How Forensic DNA Is Collected, Extracted, and Profiled
DNA forensic analysis has come a long way since it was first developed in the early 1980s and commercially available in the late 1980s. Improvements in collection, quantification, and amplification techniques have meant that forensic technicians – the men and women employed by places like the State Bureau of Investigation – are now able to develop DNA profiles from relatively small amounts of biological evidence collected from a crime scene.
While in the past, a forensic technician might need a quarter-sized droplet of blood from a crime scene in order to produce a DNA profile, these days, forensic technicians can develop DNA profiles from blood left at a crime scene that may be as small as the head of a needle. In addition, modern forensic DNA techniques allow forensic technicians to develop DNA profiles from touch DNA – biological residue from a person touching or handling something left behind at a crime scene.
What is DNA? DNA is the genetic code that makes us biologically unique. And none of us shares a DNA profile with anyone else, unless we are identical twins. (Identical twins have the same DNA.) Because developing a DNA profile of each person would take years and cost incredible amounts of money, forensic techniques take a very small portion of our DNA – far less than 1 percent – and then compare those DNA markers against the DNA markers found in DNA left behind at a crime scene.
How is DNA from a crime scene collected? DNA from a crime scene is typically collected as part of a very straightforward process. A police officer, following a crime, might put an item thought to have been touched by a suspect into a plastic bag to be sent to the crime lab. Or a forensic technician from the crime lab might come to a crime scene to “swab” (collect DNA) from the walls, furniture, floor, and so forth. Those swabs are wet with purified water, rubbed over the area of the crime scene, dried, and then placed into bags and labled with information about who collected the DNA or item, and where it was collected. DNA may be collected from a Defendant by swabbing the inside of the defendant’s mouth or cheek with a sterilized q-tip.
Once the swabs or items are received at the lab, the swabs are wet with purified water (or the items are swabbed at the lab) and then placed into small test tubes.
The first technique used in the forensic analysis is called “quantification.” The idea behind quantification is to find out whether enough DNA has been collected so that it can be tested. If not enough DNA has been collected, then no further tests are typically run, and no results are reported. “Quantification” is used in order to cheaply and efficiently find out whether enough DNA was collected before going forward with the more expensive and time-consuming parts of the forensic analysis.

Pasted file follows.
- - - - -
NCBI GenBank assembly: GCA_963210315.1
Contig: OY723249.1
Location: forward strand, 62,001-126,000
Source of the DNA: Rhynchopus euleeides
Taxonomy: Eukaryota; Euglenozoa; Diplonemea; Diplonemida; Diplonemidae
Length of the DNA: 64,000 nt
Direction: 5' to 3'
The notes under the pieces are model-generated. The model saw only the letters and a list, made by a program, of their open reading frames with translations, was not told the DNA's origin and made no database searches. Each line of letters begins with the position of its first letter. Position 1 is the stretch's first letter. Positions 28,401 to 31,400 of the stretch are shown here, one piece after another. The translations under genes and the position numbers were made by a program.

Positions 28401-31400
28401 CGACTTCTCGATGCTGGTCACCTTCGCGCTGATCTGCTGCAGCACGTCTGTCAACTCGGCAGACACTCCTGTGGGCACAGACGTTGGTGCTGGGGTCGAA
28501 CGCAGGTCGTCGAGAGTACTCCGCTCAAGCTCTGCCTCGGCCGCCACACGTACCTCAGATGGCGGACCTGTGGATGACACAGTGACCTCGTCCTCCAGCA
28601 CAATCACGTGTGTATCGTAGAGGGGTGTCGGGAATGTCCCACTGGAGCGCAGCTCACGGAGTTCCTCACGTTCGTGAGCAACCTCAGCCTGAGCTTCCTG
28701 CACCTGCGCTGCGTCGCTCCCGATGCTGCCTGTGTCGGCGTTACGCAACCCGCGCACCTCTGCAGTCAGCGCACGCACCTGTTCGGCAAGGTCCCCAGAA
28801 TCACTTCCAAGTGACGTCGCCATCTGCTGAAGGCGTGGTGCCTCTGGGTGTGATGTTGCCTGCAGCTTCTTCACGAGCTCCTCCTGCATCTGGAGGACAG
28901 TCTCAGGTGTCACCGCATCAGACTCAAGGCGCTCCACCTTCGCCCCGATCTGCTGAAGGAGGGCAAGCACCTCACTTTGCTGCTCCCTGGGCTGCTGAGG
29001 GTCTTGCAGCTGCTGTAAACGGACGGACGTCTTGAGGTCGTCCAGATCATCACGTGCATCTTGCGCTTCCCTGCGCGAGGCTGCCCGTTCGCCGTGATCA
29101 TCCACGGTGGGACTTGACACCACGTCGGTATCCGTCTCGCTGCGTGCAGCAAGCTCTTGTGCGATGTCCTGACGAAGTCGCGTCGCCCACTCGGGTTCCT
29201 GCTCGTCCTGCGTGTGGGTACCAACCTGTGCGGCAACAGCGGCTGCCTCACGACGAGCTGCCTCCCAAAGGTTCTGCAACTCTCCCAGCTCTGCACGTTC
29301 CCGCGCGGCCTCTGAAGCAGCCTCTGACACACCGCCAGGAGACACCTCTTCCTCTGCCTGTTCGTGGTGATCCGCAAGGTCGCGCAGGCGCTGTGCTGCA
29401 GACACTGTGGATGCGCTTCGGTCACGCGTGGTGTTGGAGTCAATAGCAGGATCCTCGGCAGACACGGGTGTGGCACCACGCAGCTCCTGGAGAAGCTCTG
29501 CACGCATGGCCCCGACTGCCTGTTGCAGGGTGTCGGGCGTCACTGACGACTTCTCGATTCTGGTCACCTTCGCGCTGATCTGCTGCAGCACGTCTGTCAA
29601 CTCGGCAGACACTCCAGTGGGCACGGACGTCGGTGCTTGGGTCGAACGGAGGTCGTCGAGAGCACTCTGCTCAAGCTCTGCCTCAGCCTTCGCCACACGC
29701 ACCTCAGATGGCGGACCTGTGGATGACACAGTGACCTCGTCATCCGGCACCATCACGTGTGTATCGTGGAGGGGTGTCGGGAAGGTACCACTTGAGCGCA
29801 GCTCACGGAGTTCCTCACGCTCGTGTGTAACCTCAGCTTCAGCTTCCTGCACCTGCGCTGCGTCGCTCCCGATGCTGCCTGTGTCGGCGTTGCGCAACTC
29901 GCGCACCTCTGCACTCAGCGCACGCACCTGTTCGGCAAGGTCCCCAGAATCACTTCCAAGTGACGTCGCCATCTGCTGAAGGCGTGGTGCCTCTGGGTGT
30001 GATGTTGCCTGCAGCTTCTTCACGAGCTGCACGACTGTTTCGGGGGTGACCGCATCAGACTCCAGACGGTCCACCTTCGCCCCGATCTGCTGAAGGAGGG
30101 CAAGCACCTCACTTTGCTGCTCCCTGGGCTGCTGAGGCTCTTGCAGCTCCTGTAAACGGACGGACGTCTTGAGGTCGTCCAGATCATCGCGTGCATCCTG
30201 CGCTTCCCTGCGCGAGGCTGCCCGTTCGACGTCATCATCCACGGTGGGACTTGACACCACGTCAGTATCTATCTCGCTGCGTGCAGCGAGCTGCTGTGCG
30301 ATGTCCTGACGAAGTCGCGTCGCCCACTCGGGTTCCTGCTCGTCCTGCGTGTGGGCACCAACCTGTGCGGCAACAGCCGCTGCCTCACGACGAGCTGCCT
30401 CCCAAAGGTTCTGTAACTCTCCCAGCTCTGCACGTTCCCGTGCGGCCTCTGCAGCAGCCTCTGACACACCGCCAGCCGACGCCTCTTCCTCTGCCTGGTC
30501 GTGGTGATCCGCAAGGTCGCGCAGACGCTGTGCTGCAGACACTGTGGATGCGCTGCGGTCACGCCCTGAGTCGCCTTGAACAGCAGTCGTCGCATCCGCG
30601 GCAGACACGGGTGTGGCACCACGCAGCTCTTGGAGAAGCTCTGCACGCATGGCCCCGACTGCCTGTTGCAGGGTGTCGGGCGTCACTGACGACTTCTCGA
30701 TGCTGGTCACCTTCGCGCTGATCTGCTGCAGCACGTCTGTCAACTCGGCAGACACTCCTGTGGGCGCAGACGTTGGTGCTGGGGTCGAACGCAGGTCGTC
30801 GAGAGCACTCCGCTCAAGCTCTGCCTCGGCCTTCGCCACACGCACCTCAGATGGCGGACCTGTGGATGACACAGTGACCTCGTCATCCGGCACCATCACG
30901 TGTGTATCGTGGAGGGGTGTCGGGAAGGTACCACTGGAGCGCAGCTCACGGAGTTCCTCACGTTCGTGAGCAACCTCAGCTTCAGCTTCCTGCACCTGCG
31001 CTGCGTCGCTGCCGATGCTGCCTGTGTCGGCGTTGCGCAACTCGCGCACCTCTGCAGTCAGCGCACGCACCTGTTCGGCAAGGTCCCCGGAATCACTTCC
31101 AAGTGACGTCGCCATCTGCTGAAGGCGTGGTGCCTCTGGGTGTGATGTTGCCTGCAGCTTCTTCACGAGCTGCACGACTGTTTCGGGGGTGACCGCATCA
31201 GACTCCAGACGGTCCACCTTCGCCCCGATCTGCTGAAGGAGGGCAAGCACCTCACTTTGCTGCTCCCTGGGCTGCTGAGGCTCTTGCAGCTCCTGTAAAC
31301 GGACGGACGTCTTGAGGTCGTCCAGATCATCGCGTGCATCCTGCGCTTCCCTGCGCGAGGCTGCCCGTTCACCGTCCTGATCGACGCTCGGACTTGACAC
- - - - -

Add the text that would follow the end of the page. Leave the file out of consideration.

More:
If enough DNA has been collected, then the sample is “amplified” through a process called polymerase chain reaction (PCR). PCR uses a primer which essentially causes the rapid and dramatic reproduction of specific parts of the DNA collected. Think of this process as the equivalent of taking one copy and xeroxing it 100,000 or 1 million times.
Amplification is required because the DNA originally collected is so tiny that analyzing it through scientific instruments is impossible. Amplification reproduces specific segments called loci (plural of “locus”) of the DNA so that it can be further analyzed to determine its profile.
The next step in the process is called “capillary gel electrophresis”. The purpose of this process is to make the amplified parts of the DNA (the “loci”) visible to human beings through computerized techniques. The various molecules are stained in the amplified DNA so that each locus has a different color that can be distinguished from other loci.
A forensic analyst uses a syringe (needle) to insert some of the amplified DNA from the test tubes into a gel. An electric current is run through the gel, which causes various molecules from different loci to move at different speeds. These molecules move at different speeds because some are larger, and others are smaller. The smaller molecules will move more quickly.
At the same time, a computer is used to identify the Short Tandem Repeats (STR) at each locus. Most forensic laboratories test 15 separate loci. For each individual, the result is a STR for each of two alleles at each of the 15 loci.
At any given locus of the 15 tested, you and I might share the same STR for both of our alleles. Maybe we even share the same STR for our alleles at two loci. However, as we look at 3, 4, 5, 6 and up to 15 loci, differences will appear so that my DNA profile will be different from yours.
In a common criminal situation, evidence left behind at a crime scene may produce a partial profile. Perhaps forensic analysts aren’t able to develop a full 15-loci profile because not enough DNA is left behind. That may reduce the scientific certainty of the conclusions the forensic analyst can give.
However, forensic analysts can frequently give a very conclusive result with as little as 6 loci reporting from a DNA profile. If a defendant’s profile matches 7 loci of a partial DNA profile produced from a piece of evidence at a crime scene, a forensic analyst may be able to say there is 1 in 10,000,000,000 (or greater) chance that the person is not the defendant.